Sunday, September 21, 2014

Album Listening Club - Gaucho discussion post

Gaucho In Action
"Gaucho In Action" by Vera & Jean-Christophe
Ok, maybe not that kind of Gaucho.

Steely Dan is a band that consists of the core songwriting team of Donald Fagen and Walter Becker, who met at Bard College in the late 60's. (Fun fact: Chevy Chase was the drummer in one of their bands.) While they tried their hand at songwriting, they eventually became a band in their own right, naming themselves after a steam-powered strap-on dildo from William S. Burroughs' Naked Lunch.

They started with another vocalist (David Palmer), but Donald Fagen eventually took over vocals full-time.

Gaucho is their 7th album, released in 1980 after 2 years of studio work. It was critically acclaimed and very popular. Despite this, the band broke up the next year. The band would reunite for tours in the 90's, and eventually released more records in the 2000s.

Chat it up, Album Clubbers!!

10 comments:

  1. I forgot how good SD are and how some of these songs are so instantly recognizable from the major radio play they received. Babylon Sisters, Hey Nineteen and Time Out Of Mind are all great songs that I immediately thought 'oh yea, I remember this one'. However I hadn't heard the entire album so it's good to hear it in it's entirety. It's a very accessible album that brought back many good memories of my college days. The entire album is just basic pop rock fused with jazz influences but it's quite well done and enjoyable.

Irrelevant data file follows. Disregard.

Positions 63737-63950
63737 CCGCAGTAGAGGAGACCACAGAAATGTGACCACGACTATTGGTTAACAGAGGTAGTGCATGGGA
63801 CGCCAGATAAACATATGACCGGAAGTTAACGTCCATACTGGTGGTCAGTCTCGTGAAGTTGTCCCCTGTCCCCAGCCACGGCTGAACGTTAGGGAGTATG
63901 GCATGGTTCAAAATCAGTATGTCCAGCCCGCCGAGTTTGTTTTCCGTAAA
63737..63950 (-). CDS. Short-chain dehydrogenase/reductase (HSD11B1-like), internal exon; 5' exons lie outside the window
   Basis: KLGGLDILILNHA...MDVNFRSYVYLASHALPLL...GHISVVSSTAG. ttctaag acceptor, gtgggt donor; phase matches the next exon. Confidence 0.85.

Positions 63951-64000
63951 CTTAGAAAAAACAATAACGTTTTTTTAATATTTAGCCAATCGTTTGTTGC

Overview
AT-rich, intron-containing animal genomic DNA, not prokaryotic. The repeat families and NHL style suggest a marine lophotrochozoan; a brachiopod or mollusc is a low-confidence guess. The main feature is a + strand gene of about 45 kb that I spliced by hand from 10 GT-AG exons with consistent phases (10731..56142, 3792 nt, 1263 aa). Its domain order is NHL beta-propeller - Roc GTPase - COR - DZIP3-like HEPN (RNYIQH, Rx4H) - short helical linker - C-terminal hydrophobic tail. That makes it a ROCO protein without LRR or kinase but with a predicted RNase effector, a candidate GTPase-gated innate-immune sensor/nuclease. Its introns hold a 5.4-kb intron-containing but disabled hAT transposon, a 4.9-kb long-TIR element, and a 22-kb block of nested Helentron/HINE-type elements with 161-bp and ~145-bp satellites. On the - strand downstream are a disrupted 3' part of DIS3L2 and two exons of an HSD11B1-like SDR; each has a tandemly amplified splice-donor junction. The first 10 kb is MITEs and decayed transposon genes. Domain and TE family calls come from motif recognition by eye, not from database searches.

Donald Fagen has such a unique vocal delivery that can't be mistaken. I don't think I've heard any of their material with Palmer doing lead vocals. I'm going to need to check out their early work. I had no idea they had so many albums out.

    I actually bought the vinyl soundtrack to the movie FM that they did 3 songs on in '78. Loved the film & the ST and mainly bought it for SD's song 'FM' (but the rest of it is quite good too). I never did buy a full album of SD's. I guess there were just so many other bands I liked more that I needed their albums.  Thanks for the walk down memory lane.

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    1. I remember the movie FM but don't recall if I've ever seen it. That soundtrack is sweet, though! Lots of really great songs from that time. (Except, you know, the Steely Dan songs ;)

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  2. Gaucho was a contentious album for the band, with label troubles, legal issues, personal issues, etc. It took almost 3 years to finally get released. It was hugely successful, so I guess you could say it was worth the wait. “Hey Nineteen” is immediately recognizable as a huge hit off the album, and a “lite rock” radio staple ever since. “Time Out of Mind” is another instantly recognizable classic.

    The entire album is very listenable, but I can’t help going back to Aja or Pretzel Logic as my favorite Steely Dan albums. (It was the album that preceded Gaucho, released in ’77.) Still, Gaucho is a solid album with very accessible songs…great music to listen to while working.

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    1. Interesting that back then, 3 years was a long time. Now, "big" or successful bands routinely take 3-4 years between album releases. Even small bands it seems - who is cranking out an album every year or two years lately?